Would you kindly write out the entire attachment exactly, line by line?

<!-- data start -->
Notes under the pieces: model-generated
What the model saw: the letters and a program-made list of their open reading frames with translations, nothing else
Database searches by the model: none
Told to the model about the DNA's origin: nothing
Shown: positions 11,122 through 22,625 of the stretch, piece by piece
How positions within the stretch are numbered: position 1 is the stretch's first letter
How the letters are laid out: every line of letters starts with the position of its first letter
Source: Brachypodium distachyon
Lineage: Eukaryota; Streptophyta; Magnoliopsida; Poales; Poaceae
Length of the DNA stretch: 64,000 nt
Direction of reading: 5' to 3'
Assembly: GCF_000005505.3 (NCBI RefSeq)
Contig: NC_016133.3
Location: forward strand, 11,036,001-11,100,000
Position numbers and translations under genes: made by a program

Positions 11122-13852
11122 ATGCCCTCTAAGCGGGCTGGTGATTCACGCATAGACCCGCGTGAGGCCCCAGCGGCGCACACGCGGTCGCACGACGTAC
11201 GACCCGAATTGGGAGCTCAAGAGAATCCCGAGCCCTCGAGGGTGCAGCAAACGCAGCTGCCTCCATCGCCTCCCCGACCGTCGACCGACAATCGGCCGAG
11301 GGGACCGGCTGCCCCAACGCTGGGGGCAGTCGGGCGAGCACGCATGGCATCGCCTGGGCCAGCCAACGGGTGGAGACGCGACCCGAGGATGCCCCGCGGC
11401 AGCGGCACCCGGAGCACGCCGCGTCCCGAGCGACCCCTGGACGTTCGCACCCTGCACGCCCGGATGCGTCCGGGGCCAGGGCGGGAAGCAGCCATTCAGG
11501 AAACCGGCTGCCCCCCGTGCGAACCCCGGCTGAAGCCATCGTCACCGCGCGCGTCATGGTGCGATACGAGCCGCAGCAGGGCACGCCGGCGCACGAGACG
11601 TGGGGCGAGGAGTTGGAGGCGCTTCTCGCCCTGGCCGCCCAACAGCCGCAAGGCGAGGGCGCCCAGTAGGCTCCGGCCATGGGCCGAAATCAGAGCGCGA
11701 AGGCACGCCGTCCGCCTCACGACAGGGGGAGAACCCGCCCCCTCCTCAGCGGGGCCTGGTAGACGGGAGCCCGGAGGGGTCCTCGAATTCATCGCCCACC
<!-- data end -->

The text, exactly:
Notes under the pieces: model-generated
What the model saw: the letters and a program-made list of their open reading frames with translations, nothing else
Database searches by the model: none
Told to the model about the DNA's origin: nothing
Shown: positions 11,122 through 22,625 of the stretch, piece by piece
How positions within the stretch are numbered: position 1 is the stretch's first letter
How the letters are laid out: every line of letters starts with the position of its first letter
Source: Brachypodium distachyon
Lineage: Eukaryota; Streptophyta; Magnoliopsida; Poales; Poaceae
Length of the DNA stretch: 64,000 nt
Direction of reading: 5' to 3'
Assembly: GCF_000005505.3 (NCBI RefSeq)
Contig: NC_016133.3
Location: forward strand, 11,036,001-11,100,000
Position numbers and translations under genes: made by a program

Positions 11122-13852
11122 ATGCCCTCTAAGCGGGCTGGTGATTCACGCATAGACCCGCGTGAGGCCCCAGCGGCGCACACGCGGTCGCACGACGTAC
11201 GACCCGAATTGGGAGCTCAAGAGAATCCCGAGCCCTCGAGGGTGCAGCAAACGCAGCTGCCTCCATCGCCTCCCCGACCGTCGACCGACAATCGGCCGAG
11301 GGGACCGGCTGCCCCAACGCTGGGGGCAGTCGGGCGAGCACGCATGGCATCGCCTGGGCCAGCCAACGGGTGGAGACGCGACCCGAGGATGCCCCGCGGC
11401 AGCGGCACCCGGAGCACGCCGCGTCCCGAGCGACCCCTGGACGTTCGCACCCTGCACGCCCGGATGCGTCCGGGGCCAGGGCGGGAAGCAGCCATTCAGG
11501 AAACCGGCTGCCCCCCGTGCGAACCCCGGCTGAAGCCATCGTCACCGCGCGCGTCATGGTGCGATACGAGCCGCAGCAGGGCACGCCGGCGCACGAGACG
11601 TGGGGCGAGGAGTTGGAGGCGCTTCTCGCCCTGGCCGCCCAACAGCCGCAAGGCGAGGGCGCCCAGTAGGCTCCGGCCATGGGCCGAAATCAGAGCGCGA
11701 AGGCACGCCGTCCGCCTCACGACAGGGGGAGAACCCGCCCCCTCCTCAGCGGGGCCTGGTAGACGGGAGCCCGGAGGGGTCCTCGAATTCATCGCCCACC